The illustration in FIG. 10 uses three graphs to show the magnetic linking flux Ψ, the induced voltage Ui resulting from this and the electrical power Pel,ph of one phase/one winding, in the form of a waveform. The waveform is represented by the indication of the phase position of the voltage. The profile of the flux Ψ also reflects the profile of the magnetic field 90 which can be produced, for example, by means of permanent magnets. For optimum force formation in one phase, the current must be applied in phase with the induced voltage. Furthermore, the positions X=0 and X=τM are shown, with these positions together with the further illustrated profiles of the flux Ψ, the voltage Ui and the electrical power Pel,ph relating to the symbolic illustration shown in FIGS. 8 and 9. The third graph, on which the electrical power is plotted, shows that the number of motor phases m must be greater than or equal to 2 for a constant power (˜force). Three phases are advantageously chosen since three-phase converters require fewer semiconductor valves than those having two or more than three phases.

The illustration in FIG. 9 is intended to illustrate the technical principle and shows the production of a force F. In order to make the formation of the force in the longitudinal direction of a linear motor somewhat clearer, an auxilliary model is introduced. A permanent magnet 27 is replaced by currents on an envelope surface associated therewith. By way of example, the permanent magnet 27 can thus be represented in an imaginary form by a cuboid, with current flowing on the side surfaces of the cuboid 69, as illustrated. The permanent magnet 27 can thus be represented in a model 71 by a winding, with the direction of the current within the winding being represented by a dot 23 or a cross 25 according to the model. In a two-dimensional representation, the magnet is reduced to the conductor cross section of the equivalent currents. If the magnets are now substituted in the side view of the primary part, this results in the following arrangement. The magnetic field produced by the winding 9 is concentrated in the air gap 21 at the points of the bolts 33, which act as flux guide pieces since this is where the magnetic reluctance is at its minimum. The fictional conductors therefore lie in the field of the phase coil, increasing it on one side and decreasing it on the other side. The conductors “escape” into the area of lower field strength, as is represented by the direction of the force F acting on the primary part in FIG. 11. This relationship is also described by the “right-hand rule”, in which the current, the magnetic field and the force F are mutually perpendicular. When the primary part 3 and the secondary part 5 are in the position X=τM/2 with respect to one another, as shown in FIG. 11, the phase current, that is to say the current through the winding 9, reaches its maximum.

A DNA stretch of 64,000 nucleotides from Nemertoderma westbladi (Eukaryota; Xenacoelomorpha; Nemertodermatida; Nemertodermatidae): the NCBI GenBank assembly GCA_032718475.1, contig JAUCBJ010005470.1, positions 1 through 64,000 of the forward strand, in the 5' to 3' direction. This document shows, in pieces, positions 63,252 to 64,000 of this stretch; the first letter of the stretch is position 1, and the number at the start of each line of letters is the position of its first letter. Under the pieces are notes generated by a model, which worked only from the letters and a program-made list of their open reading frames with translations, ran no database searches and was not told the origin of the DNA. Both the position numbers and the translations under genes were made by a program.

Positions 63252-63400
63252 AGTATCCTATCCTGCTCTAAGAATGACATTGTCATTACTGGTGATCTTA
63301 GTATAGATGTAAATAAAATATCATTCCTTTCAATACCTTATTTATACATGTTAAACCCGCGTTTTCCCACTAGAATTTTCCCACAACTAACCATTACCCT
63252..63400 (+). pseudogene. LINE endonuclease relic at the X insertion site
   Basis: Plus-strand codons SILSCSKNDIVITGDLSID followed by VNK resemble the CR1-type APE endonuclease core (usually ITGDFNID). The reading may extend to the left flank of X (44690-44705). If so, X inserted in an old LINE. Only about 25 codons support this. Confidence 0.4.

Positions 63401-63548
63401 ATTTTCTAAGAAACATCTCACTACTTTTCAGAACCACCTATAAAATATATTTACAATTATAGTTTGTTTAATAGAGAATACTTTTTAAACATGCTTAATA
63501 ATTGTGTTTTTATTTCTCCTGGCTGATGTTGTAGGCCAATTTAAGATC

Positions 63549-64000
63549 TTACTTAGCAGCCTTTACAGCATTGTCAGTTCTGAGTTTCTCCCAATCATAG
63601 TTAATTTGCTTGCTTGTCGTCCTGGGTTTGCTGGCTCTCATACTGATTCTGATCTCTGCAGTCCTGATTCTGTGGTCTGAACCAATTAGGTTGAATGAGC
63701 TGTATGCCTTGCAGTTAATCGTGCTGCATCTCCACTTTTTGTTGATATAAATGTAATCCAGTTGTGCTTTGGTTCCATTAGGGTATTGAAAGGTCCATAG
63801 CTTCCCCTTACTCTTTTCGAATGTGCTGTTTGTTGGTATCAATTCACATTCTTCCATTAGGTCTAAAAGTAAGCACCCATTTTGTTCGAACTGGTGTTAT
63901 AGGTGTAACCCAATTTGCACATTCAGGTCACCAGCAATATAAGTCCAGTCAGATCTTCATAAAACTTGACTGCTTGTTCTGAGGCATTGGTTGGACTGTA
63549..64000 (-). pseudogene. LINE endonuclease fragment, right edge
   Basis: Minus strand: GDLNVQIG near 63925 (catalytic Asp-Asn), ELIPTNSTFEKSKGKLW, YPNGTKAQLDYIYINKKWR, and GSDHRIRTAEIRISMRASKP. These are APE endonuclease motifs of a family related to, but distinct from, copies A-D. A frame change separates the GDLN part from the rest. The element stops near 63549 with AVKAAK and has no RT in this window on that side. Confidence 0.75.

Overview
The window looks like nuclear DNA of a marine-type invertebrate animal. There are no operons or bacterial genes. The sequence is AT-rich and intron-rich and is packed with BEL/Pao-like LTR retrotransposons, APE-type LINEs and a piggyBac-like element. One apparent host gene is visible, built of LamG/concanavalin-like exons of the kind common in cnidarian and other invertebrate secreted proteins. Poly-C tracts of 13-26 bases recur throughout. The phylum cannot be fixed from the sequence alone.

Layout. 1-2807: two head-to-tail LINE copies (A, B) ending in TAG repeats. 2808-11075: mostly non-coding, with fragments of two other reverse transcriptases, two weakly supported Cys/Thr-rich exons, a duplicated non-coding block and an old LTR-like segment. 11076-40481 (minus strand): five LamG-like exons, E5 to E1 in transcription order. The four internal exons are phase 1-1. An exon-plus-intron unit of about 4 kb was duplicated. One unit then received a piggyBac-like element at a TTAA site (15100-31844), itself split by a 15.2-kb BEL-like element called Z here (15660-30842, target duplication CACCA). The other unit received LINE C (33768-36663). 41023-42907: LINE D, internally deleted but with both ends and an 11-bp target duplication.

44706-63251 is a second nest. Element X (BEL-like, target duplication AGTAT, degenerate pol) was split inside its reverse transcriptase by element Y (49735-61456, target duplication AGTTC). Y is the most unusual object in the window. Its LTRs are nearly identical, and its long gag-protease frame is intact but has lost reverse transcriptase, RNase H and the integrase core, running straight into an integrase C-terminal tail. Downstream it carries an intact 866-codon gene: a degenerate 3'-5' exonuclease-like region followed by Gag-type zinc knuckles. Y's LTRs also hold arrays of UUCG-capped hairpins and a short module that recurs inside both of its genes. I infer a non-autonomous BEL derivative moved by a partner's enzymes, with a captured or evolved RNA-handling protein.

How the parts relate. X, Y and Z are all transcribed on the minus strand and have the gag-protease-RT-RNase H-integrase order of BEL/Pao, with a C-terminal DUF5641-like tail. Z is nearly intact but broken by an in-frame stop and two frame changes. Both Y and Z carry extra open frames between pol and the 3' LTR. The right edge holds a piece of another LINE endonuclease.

The illustration in FIG. 12 shows, schematically, the geometry of a lateral-flux linear motor 1 and a magnetic excitation field 88 which is produced by the permanent magnets 17. A magnetic useful flux is guided on a plane (106) which is aligned transversely with respect to a movement direction (11). The magnetic useful flux is the magnetic flux which is coupled or linked to the coil 9. This magnetic useful flux directed in this way forms a lateral-flux magnetic circuit.

The excitation field 88 in FIG. 12 is the further magnetic field or the further magnetic fields. The linear motor 1 has a laminated primary part 3 and a laminated secondary part 5. The stacking direction of the laminated cores is indicated in principle. The magnetization direction 94 of the permanent magnets 17 is indicated by means of arrows. The possible movement direction of the primary part is the longitudinal direction 11.

The illustration in FIG. 13 shows a primary part 4 and a secondary part 6. The primary part 4 and the secondary part 6 form the electrical machine 2, with the electrical machine 2 having a longitudinal-flux arrangement. The longitudinal-flux arrangement is distinguished in particular in that the magnetic fields are not closed transversely with respect to the movement direction of the primary part or of the secondary part but along the movement direction of the primary part and along the movement direction of the secondary part. The magnetic flux, which is guided on a plane 180, with the plane 108 being arranged in parallel to the movement direction 11, is a magnetic useful flux. The magnetic useful flux is the magnetic flux which is coupled to the coil 9. This magnetic useful flux, aligned in this way, forms a longitudinal-flux magnetic circuit.